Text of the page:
When you are learning to drive, you need to be covered by insurance. That’s easy when you’re sat next to a professional driving instructor, as their insurance will cover you. It gets more complicated when practising between lessons, either in your own car or someone else’s. There are two main options. One is to be a named driver on someone else’s insurance policy. The second is to take out learner driver insurance. There are pros and cons to both approaches, but for most new drivers we’d recommend learner driver insurance.
What is learner driver insurance?
Learner driver insurance covers you to practise in someone else’s car, most likely your parents. Instead of being added to their insurance and bumping up their premium, you’re covered by your own policy.
Why do I need it?
Well, insurance is a legal requirement, so you need to be covered one way or the other. But there are advantages to having your own learner driver policy. Being added as a named driver to your parents’ insurance can be expensive compared with having your own cover. Plus if you do have a mishap, you can claim on your policy not your parents’, which will help keep the peace if you damage the family car.
How much does it cost?
You should be able to find learner driver insurance for around £70 month, or less than £2 per day.
How long does cover last?
It varies. Some insurers will ask you to sign up for at least 30 days, others offer daily policies or will even cover you for just a few hours at a time.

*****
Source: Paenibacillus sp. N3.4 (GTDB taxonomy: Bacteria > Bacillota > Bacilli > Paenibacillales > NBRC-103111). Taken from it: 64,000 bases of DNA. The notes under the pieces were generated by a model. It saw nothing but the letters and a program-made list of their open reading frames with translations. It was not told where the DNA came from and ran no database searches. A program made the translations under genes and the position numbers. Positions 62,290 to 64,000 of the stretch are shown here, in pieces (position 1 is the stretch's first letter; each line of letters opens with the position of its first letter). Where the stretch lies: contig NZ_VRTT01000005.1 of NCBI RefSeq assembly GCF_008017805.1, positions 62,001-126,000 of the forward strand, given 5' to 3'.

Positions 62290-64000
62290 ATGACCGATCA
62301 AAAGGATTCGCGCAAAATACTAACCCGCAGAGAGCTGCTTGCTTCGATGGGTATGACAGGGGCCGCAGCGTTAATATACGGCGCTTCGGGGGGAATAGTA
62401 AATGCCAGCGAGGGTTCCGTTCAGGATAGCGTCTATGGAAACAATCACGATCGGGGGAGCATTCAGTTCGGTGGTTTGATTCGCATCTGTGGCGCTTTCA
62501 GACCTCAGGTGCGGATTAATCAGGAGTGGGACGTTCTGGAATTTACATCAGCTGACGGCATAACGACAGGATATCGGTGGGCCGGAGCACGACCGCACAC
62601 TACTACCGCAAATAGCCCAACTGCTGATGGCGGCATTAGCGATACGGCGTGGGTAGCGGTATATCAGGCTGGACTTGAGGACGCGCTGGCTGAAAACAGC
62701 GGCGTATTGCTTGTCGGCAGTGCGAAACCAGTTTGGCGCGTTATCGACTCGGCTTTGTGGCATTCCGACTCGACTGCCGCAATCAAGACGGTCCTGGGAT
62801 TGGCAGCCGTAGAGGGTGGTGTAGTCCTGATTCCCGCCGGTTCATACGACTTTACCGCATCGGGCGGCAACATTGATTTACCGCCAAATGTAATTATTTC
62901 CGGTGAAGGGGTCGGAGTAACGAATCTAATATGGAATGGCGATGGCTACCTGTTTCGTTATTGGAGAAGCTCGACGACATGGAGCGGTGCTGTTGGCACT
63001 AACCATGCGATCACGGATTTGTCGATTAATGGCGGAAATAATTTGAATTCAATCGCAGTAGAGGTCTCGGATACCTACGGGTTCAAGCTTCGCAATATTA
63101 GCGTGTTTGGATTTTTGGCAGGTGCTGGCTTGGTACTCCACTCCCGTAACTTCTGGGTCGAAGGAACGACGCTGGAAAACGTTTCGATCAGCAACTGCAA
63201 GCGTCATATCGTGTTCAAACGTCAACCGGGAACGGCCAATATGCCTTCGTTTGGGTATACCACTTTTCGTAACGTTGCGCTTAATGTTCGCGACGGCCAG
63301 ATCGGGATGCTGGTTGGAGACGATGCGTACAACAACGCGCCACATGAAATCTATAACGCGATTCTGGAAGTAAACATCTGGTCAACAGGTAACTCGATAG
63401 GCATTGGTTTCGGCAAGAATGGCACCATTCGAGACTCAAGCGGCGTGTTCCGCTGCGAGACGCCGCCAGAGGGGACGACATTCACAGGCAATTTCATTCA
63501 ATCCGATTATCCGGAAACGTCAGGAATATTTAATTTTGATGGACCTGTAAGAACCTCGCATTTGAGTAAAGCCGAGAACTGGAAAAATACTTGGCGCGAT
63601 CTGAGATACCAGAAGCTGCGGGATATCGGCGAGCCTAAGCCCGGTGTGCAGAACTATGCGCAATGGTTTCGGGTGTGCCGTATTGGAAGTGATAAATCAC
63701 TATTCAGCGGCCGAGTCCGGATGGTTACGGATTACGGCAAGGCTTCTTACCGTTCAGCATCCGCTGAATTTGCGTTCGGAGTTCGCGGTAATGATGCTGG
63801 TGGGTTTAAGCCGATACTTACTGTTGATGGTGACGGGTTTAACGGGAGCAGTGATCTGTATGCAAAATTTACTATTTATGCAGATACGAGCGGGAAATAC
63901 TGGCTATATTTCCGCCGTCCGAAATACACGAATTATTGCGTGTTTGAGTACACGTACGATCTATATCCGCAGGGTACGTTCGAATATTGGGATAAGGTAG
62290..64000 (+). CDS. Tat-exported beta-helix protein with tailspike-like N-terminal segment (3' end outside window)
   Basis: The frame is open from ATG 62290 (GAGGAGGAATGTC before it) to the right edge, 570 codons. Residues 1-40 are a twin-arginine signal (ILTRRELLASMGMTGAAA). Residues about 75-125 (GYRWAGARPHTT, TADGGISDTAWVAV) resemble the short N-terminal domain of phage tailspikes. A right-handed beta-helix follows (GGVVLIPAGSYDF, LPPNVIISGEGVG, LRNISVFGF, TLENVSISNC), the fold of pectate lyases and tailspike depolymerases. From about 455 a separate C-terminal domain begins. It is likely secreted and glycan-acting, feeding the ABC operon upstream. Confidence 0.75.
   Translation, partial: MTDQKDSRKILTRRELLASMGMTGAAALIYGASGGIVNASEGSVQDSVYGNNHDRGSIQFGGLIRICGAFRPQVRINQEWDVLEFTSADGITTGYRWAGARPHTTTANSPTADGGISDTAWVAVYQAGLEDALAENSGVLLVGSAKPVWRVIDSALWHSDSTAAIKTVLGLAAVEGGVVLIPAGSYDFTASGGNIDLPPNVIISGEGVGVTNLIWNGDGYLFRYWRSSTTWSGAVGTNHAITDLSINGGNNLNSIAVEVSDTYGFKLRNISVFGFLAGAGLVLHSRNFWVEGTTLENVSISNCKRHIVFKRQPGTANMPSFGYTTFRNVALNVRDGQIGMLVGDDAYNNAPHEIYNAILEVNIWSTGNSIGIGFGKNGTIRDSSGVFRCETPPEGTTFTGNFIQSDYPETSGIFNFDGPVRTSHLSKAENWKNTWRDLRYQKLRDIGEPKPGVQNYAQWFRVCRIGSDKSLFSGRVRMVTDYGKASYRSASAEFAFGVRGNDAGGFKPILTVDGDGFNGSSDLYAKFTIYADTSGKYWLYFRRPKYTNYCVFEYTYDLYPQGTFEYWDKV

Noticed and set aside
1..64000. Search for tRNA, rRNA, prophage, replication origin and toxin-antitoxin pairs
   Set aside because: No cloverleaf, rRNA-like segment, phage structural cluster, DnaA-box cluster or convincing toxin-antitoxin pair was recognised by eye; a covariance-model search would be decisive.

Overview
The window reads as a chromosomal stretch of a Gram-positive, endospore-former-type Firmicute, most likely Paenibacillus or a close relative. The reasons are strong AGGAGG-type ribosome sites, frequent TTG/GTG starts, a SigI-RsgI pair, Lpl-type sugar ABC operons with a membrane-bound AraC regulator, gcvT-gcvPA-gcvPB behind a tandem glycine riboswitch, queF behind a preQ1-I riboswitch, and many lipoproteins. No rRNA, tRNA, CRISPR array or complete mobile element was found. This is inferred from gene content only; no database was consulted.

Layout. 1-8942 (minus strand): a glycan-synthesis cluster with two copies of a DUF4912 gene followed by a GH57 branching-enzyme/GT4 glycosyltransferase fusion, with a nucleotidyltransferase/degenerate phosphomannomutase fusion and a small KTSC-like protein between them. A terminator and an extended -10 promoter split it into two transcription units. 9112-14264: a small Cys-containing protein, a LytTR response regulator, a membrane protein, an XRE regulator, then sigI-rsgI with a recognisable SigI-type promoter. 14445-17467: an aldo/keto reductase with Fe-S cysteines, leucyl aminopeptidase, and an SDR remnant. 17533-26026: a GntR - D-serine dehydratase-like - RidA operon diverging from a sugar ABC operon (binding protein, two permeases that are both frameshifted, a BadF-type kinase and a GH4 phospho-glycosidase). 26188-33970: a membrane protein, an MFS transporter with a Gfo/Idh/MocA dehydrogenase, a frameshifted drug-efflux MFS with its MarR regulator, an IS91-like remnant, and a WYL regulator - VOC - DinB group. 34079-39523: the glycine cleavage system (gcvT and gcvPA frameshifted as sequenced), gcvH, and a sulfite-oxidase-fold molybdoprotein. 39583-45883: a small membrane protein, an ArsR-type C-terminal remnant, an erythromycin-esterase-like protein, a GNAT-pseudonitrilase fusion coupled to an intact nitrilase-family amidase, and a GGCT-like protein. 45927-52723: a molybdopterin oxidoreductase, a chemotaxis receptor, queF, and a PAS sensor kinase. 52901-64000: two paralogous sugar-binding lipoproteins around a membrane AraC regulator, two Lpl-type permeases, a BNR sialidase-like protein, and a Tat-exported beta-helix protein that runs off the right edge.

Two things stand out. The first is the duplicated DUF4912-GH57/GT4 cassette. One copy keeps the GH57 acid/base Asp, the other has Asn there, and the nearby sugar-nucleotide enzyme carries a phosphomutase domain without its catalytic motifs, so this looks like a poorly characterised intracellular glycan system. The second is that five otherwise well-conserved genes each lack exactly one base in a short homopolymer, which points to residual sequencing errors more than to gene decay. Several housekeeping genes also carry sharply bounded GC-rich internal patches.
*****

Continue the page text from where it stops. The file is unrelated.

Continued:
Can I practise in any car?
Don’t expect to borrow the keys to your rich uncle’s Range Rover. Policies will place restrictions on the insurance group total value of the car you drive. Typically the highest insurance group allowed will be around group 30-35, and the maximum value of the car in the region of £20-£30,000.
Anything else I should know?
Learner driver insurance policies usually cover you do drive in one specific vehicle – expect to take out another policy if you want to practise in a second car. There may also be restrictions on the age of whoever is supervising you and their driving experience, so an older brother or sister may not have been behind the wheel for long enough. Also, if you’ve already made a claim due to a crash while learning, you may not be eligible for cover.
Isn’t it easier to be a named driver?
If you are practising in a family members car, they can add you to their existing insurance policy. But this will push up their premium.
Mishaps do happen when learning to drive, and if you crash the car they will have to claim on their policy, which will increase the cost of renewing next time.
Even if you don’t have a bump it’s useful to be covered by your own learner driver insurance policy as you can start to build up your own no-claims discount, which should cut the cost of regular insurance cover once you pass your driving test.